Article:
The present invention is based on the discovery that protein tyrosine phosphatase 1B (PTP1B) associates directly with the activated insulin receptor at multiple different phosphotyrosine sites. In addition, the inventors have discovered that PTP1B is tyrosine phosphorylated upon ligand stimulation. The association between PTP1B and the insulin receptor implicates PTP1B as a key player in insulin receptor signal transduction. Based on this discovery, the invention provides a method of treating insulin resistance in a patient.

Identification of PTP1B as a component of insulin receptor signal transduction also provides a target for development of inhibitors or competitive inhibitors of PTP1B binding to the insulin receptor. Specifically, PTP1B binds to the activated insulin receptor β-subunit. The present invention identifies PTP1B binding with at least three different motifs found in the insulin receptor β-subunit. These include the triple tyrosine kinase domain, the NPXY domain, and tyrosine 1322 in the receptor's C-terminus.

Therefore, in a first embodiment, the invention provides a phosphopeptide having an insulin receptor tyrosine phosphorylation site selected from the group consisting of a triple tyrosine kinase domain, a NPXY domain and tyrosine 1322 in the C-terminus of the insulin receptor. Examples of such phosphopeptides include a peptide selected from the group consisting of pYpYpY (SEQ ID NO:1); DIpYETDpYpYRK (SEQ ID NO:2); NPXpY (SEQ ID NO:3); RPXpY (SEQ ID NO:4); ASVNP-EpYFSA (SEQ ID NO:5); ASVRPEpYFSA (SEQ ID NO:6); and HIPpYTH-MNGG (SEQ ID NO:7). "pY" refers to a phospho-amino acid, for example, phosphotyrosine. The phosphopeptides include larger peptides having up to about 20 amino acids at either or both of the termini of the peptide, preferably having no more than 6-8 additional amino acids from those shown in SEQ ID NO:1-7. While not wanting to be bound by a theory, it is believed that a peptide having more than 20 amino acids will have an altered conformation as compared to the smaller linear peptides as exemplified herein.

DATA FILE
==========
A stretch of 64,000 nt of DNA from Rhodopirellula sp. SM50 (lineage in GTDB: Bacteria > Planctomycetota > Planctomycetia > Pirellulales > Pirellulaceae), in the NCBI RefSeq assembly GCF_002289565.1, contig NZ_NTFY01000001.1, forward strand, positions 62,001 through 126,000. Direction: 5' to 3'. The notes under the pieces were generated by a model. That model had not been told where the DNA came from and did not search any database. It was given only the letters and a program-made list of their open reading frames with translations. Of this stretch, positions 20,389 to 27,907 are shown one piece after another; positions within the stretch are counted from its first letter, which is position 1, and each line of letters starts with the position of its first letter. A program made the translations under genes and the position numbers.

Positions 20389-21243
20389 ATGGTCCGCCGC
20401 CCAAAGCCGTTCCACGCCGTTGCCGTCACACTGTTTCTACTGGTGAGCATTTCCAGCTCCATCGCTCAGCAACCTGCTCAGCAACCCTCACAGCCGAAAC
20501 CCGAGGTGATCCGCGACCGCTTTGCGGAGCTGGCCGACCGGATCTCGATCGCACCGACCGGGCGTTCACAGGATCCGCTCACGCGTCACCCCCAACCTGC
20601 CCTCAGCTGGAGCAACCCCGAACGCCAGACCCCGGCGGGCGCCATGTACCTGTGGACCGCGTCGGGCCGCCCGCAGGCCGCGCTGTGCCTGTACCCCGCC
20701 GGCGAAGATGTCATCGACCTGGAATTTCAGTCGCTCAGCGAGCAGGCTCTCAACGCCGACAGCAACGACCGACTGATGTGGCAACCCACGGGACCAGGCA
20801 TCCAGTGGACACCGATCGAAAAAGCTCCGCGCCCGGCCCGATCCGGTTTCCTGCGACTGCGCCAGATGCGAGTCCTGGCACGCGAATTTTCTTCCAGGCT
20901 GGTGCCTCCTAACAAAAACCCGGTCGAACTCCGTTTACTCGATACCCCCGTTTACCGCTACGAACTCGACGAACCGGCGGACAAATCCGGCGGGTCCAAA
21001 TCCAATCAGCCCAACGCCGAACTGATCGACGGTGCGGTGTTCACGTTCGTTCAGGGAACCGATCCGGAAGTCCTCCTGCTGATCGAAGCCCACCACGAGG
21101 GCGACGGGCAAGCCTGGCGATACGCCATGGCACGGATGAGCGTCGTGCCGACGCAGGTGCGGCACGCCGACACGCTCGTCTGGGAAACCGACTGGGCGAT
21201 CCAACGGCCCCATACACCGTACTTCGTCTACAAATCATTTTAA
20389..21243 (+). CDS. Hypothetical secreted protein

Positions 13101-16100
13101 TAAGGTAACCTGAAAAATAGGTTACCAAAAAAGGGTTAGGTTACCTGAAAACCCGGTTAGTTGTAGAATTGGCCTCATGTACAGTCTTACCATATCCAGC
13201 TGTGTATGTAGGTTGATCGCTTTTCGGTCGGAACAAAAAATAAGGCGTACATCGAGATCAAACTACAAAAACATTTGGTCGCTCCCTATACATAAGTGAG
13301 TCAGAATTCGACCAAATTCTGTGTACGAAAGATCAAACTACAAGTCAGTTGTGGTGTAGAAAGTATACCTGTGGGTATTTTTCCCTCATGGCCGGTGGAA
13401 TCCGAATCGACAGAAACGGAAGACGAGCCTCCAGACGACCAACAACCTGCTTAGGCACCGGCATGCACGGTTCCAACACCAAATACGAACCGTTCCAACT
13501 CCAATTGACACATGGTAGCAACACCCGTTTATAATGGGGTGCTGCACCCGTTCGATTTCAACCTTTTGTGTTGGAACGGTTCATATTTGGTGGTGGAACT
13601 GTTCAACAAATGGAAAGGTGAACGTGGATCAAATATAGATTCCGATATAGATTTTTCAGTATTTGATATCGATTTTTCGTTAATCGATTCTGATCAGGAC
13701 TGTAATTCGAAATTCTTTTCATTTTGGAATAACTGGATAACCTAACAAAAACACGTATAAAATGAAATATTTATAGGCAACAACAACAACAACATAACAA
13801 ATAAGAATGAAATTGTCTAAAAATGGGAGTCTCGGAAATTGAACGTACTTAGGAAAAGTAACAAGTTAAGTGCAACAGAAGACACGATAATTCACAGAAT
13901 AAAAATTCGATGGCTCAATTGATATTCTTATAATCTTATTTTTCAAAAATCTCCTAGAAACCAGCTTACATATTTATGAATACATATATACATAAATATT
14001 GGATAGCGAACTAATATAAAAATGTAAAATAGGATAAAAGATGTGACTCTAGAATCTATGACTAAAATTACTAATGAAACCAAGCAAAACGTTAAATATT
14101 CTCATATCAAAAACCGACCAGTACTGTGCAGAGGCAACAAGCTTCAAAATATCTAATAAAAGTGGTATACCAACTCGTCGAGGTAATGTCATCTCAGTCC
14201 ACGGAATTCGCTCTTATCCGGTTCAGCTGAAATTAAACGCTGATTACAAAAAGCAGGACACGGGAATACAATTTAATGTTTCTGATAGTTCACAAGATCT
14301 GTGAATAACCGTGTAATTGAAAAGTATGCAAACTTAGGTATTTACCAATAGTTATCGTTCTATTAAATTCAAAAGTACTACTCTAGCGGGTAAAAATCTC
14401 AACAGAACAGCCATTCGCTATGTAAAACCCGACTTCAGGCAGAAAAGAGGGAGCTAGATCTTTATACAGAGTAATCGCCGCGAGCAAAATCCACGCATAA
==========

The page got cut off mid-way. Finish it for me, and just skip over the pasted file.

Minor modifications of the primary amino acid sequence of the peptides of the invention described herein may result in peptides which have substantially equivalent activity to the specific peptides described herein. Such modifications may be deliberate, as by site-directed mutagenesis, or may be spontaneous. All of the peptides produced by these modifications are included herein as long as the biological activity of the peptides still exists. For example, the peptide still acts as a competitive inhibitor for the natural PTP1B insulin receptor binding site. Further, deletion of one or more amino acids can also result in a modification of the structure of the resultant molecule without significantly altering its activity. This can lead to the development of an active molecule which would have broader utility. For example, one can remove amino or carboxy terminal amino acids which may not be required for biological activity.